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Blasphemy provisions clash with Constitution

Cover of Levy's book on Blasphemy, via the publishers' website.In today’s Irish Times, a piece by yours truly under the above headline:

Blasphemy provisions clash with Constitution

The President has very few unconstrained powers, and the Council of State is convened only rarely, but this evening they will all move centre stage, when the Council convenes to advise the President whether to refer two controversial Bills to the Supreme Court. Whatever she does about the Criminal Justice (Amendment) Bill, 2009, she should certainly refer the blasphemy provisions of the Defamation Bill, 2006 …

Read all about it here (it’s a development of my argument here).

The cases I mention in the piece are:

  • the case against Gay News magazine (wikipedia) is Whitehouse v Lemon [1979] AC 617 (HL) (wikipedia);
  • the case against Salman Rushdie for The Satanic Verses is R v Metropolitan Magistrate ex p Choudhury [1991] 1 QB 429;
  • the case against Jerry Springer – The Opera is R (on the application of Green) v The City of Westminster Magistrates’ Court [2007] EWHC 2785 (Admin) (05 December 2007);
  • the relevant decisions of the European Court of Human Rights include Wingrove v UK 17419/90 [1996] ECHR 60 (25 November 1996), and Klein v Slovakia 72208/01 [2006] ECHR 909 (31 October 2006); and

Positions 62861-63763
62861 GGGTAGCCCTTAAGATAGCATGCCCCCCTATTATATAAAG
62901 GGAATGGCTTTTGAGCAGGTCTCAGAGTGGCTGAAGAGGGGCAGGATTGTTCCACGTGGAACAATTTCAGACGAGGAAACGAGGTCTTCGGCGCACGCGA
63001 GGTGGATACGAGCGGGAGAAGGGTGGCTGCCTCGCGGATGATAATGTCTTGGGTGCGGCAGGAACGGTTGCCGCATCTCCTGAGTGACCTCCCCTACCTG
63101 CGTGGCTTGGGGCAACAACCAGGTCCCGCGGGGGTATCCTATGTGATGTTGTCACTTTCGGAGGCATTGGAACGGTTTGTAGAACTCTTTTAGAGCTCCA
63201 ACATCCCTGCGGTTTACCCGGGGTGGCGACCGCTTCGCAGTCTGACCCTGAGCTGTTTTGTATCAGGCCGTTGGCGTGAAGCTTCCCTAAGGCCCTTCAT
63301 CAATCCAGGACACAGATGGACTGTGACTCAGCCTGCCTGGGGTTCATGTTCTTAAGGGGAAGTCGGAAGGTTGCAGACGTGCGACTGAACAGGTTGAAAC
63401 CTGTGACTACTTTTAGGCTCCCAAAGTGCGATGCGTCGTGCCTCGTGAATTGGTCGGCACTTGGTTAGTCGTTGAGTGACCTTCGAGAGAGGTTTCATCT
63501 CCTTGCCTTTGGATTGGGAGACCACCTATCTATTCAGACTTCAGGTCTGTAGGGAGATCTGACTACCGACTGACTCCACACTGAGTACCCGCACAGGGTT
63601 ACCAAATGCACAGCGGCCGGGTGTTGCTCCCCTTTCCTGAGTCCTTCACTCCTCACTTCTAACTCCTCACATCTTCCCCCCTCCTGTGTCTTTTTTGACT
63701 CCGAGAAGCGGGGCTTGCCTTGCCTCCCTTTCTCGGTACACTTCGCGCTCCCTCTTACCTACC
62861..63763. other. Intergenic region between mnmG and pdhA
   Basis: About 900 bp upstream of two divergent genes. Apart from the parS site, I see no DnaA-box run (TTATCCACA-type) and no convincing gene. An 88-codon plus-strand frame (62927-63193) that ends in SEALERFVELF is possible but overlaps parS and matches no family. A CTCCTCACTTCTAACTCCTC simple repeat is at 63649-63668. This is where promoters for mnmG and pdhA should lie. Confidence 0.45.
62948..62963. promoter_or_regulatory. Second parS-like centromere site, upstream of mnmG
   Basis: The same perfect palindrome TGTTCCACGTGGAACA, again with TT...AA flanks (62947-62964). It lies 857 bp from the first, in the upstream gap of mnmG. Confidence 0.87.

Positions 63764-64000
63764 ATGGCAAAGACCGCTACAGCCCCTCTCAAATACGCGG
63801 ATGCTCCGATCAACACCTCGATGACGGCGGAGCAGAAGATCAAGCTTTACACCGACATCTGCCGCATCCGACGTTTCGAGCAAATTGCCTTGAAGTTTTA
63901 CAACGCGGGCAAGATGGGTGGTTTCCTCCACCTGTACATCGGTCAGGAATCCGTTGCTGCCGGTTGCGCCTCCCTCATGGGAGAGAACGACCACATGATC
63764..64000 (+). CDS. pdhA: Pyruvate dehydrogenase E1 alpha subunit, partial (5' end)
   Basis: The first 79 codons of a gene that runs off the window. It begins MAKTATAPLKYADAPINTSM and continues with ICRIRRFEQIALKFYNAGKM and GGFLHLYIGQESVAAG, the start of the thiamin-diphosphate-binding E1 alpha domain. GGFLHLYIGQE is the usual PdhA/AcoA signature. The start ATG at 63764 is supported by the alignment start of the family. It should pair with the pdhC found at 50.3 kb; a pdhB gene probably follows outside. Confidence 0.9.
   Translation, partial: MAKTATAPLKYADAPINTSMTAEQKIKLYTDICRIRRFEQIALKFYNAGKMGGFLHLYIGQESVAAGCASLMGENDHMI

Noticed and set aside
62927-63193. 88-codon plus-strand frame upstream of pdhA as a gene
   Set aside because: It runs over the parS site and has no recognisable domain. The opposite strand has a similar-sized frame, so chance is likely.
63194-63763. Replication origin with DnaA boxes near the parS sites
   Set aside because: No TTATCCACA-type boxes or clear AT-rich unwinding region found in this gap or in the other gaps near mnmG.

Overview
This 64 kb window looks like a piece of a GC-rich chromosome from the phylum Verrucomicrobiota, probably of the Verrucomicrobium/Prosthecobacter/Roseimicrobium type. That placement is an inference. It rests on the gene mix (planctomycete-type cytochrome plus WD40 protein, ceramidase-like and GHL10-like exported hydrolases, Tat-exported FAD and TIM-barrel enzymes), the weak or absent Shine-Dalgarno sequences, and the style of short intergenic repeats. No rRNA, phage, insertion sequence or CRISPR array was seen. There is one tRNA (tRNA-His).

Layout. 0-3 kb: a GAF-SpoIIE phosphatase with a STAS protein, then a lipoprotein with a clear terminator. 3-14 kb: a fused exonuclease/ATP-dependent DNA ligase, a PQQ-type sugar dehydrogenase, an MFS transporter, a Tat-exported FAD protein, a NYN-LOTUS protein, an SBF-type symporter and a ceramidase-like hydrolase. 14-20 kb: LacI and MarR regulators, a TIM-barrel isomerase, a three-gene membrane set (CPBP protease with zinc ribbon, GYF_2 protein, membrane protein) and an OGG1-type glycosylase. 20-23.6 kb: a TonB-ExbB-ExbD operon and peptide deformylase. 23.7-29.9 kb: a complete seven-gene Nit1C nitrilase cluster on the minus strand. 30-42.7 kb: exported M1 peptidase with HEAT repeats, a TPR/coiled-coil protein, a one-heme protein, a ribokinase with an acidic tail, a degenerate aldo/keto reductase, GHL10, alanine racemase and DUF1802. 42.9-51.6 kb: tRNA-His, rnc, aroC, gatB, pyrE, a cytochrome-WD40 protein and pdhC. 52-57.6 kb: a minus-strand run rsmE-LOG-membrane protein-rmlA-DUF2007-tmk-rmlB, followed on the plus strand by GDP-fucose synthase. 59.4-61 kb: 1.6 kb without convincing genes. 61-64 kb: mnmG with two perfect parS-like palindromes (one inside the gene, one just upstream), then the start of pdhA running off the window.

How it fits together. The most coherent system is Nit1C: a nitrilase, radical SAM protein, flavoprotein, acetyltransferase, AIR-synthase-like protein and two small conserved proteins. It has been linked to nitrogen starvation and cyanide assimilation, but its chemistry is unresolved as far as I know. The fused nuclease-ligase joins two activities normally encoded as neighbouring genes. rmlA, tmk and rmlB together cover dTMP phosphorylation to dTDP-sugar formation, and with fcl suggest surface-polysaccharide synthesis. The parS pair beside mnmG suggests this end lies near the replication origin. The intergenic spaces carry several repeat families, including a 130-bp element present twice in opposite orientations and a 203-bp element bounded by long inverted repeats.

• the case against the Sunday Independent for publishing the divorce referendum cartoon is Corway v Independent Newspapers [1999] 4 IR 485; [2000] 1 ILRM 426; [1999] IESC 5 (30 July 1999).
  • 2 Responses to “Blasphemy provisions clash with Constitution”

    1. […] O’Dell, TCD law lecturer and blogger, who comments regularly on defamation, argues that the Council of State, which convenes tonight to […]

    2. […] « Blasphemy provisions clash with Constitution Jul 22 2009 […]

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    Welcome

    Me in a hatHi there! Thanks for dropping by. I'm Eoin O'Dell, and this is my blog: Cearta.ie - the Irish for rights.

    "Cearta" really is the Irish word for rights, so the title provides a good sense of the scope of this blog.

    In general, I write here about private law, free speech, and cyber law; and, in particular, I write about Irish law and education policy.

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